According to the Social Security Administration (SSA), more than 6.5 million people are apparently more than 112 years old.
Life expectancies are getting longer, but doesn’t that seem a little excessive?
It turns out that the problem is caused by inaccurate paper records, according to an audit performed by the Office of the Inspector General. Nearly all the Social Security numbers are from paper records generated before the agency started using electronic records in 1972. Many of them contain errors, such as multiple birthdates and bits of information about different family members, Sean Brune, a senior adviser to the agency’s deputy commissioner for budget, finance, quality and management, told the Associated Press.
“The records in this review are extremely old, decades-old, and unreliable,” says Brune.
In particular, the records often don’t accurately report when people died. “The Social Security Administration generates a list of dead people to help public agencies and private companies know when Social Security numbers are no longer valid for use,” explains the AP.
“The list is called the Death Master File, which includes the name, Social Security number, date of birth and date of death for people who have died. The list is widely used by employers, financial firms, credit reporting agencies and security firms. Federal agencies and state and local governments rely on it to police benefit payments. But none of the 6.5 million people cited by the inspector general’s report was on the list.”
And updating those 6.5 million records would be expensive.
Part of the problem is that some states, which report the death information to the SSA, also don’t have electronic records. “A dozen states still don’t have electronic filing systems, and tens of millions of death records remain in paper form,” writes Dan Diamond in Forbes.
Having a whole lot of open-ended, unused Social Security numbers out there has other problems:
- Identity thieves can use the numbers with impunity.
The numbers could be used to report wages, open bank accounts, obtain credit cards or claim fraudulent tax refunds, writes the AP.
- Incorrect numbers throw off statistics and medical research.
“A 2010 study called ‘I am Not Dead Yet: Identification of False-Positive Matches to Death Master File’ examined a pool of 160,000 patients,” Diamond writes. “Researchers found that as many as 15 percent of those patients still had new data entered weeks after their reported ‘death,’ suggesting that reports of their demise had been premature.
“‘Mistakes are a concern, because death is a relatively rare outcome,’ study author Alexander Turchin, a researcher at Harvard Medical School and Partners Healthcare System, told Scripps-Howard in 2011. ‘If just a few deaths are erroneous, the conclusions of the study may be in error as well.’”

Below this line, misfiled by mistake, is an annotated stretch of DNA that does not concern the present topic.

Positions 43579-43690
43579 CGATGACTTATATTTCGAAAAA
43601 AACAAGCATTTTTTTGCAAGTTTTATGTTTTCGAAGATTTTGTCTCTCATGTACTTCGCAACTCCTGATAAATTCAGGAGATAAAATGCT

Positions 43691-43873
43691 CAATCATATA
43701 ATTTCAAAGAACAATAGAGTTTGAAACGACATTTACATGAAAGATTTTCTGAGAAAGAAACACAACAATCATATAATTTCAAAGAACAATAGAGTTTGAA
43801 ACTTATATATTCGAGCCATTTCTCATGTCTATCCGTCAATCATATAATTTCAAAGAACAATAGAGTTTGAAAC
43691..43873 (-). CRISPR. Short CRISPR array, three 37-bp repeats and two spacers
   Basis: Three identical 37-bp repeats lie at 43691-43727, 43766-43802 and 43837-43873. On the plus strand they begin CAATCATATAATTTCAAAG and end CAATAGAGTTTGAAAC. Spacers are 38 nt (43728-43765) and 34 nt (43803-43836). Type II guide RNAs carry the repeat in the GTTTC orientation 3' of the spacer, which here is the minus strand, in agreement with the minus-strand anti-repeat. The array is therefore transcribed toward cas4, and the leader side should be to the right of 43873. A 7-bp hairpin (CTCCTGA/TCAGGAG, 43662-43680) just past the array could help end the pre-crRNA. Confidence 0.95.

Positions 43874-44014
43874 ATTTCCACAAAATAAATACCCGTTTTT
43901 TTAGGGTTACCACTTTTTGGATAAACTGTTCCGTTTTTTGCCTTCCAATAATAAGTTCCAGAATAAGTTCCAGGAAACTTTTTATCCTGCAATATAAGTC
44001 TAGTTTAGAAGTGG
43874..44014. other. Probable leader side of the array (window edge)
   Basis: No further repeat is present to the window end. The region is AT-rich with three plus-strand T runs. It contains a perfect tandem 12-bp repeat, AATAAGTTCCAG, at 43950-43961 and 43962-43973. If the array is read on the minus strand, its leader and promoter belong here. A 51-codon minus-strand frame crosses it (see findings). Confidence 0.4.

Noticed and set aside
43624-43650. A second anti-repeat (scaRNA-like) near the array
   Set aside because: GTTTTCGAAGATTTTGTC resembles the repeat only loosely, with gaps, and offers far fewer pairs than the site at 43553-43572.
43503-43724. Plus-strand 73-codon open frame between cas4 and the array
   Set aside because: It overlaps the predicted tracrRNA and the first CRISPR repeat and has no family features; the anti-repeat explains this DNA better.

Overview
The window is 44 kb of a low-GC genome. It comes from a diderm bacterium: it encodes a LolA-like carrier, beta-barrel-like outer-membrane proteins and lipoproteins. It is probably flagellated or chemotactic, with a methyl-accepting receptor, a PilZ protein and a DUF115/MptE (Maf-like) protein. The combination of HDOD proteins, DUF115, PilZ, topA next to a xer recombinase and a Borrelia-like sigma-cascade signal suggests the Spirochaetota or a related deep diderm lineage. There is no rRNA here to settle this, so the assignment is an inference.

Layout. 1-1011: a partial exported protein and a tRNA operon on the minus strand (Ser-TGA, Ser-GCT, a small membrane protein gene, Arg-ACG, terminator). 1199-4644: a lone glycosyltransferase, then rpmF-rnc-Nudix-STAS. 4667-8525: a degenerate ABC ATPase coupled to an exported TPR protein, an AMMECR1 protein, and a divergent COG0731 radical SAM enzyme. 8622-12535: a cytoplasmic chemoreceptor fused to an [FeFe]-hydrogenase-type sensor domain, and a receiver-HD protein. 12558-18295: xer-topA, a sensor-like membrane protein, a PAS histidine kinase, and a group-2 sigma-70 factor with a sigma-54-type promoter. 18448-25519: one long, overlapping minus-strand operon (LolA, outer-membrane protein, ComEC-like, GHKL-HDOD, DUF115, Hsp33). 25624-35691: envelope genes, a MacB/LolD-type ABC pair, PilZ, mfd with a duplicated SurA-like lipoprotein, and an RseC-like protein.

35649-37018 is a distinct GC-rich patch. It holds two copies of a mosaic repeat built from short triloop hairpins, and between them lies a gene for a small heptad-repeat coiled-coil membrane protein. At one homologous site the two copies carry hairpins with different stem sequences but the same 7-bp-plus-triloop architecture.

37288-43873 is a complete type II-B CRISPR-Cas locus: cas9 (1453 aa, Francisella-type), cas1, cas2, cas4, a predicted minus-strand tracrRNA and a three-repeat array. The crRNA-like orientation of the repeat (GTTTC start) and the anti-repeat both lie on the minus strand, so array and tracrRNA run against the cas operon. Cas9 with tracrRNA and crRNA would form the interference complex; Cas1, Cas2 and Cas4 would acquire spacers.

- Erroneous checks could be sent out.
For now, only 13 of the 6.5 million people are still receiving Social Security benefits, but as much as $125 billion in erroneous payments could be paid out through various government agencies (though, to be fair, it’s not always due to missing information in the Death Master File, points out Michael Filtzik in the LA Times). In addition, state and local governments, as well as private companies, also rely on the Death Master File, the report notes.
At the same time, Social Security can’t just arbitrarily decide that everyone over 100, say, is automatically dead, because there are people that old. “We can’t post information to our records based on presumption,” Brune told the AP.
People who are actually alive are occasionally accidentally listed as dead—about 9,000 of them per year.
Judy Rivers, a communications specialist living in Alabama, has been listed dead twice, once in 2001 and again in 2008. She had trouble finding a job and renting an apartment because her identity couldn’t be verified; she also had trouble withdrawing money from her bank accounts, all of which forced her to live in her car for months, reports a 60 Minutes report on the subject.
“I could never have imagined I would reach the point of hopelessness, homelessness, financial destitution, loss of reputation and credibility, unable to obtain a job, an apartment, a student loan or even a cell phone,” CBS quoted her as saying.
The Office of the Inspector General and the SSA are currently arguing about how important it is to update millions of formerly paper records when those people aren’t receiving Social Security benefits anyway.
“We believe correcting records for nonbeneficiaries who have a date of birth before June 16, 1901 would divert resources from our highest priority, ensuring and improving payment accuracy,” the SSA said in response to the report. “The recommendations would create a significant manual and labor-intensive workload and provide no benefit to the administration of our programs.”
Meanwhile, the SSA indicates that continuous development of electronic records is helping to deal with the problem. “We continue to work to expand the use of Electronic Death Registration (EDR),” the SSA said.
“This streamlined electronic process, which began in 2002, allows States to match the name and the SSN of a deceased person before submitting death records to us. Thus, EDR provides us with more accurate and timely death reports, and universal implementation could largely eliminate errors in the death reporting process.”
Electronic records save the day again.
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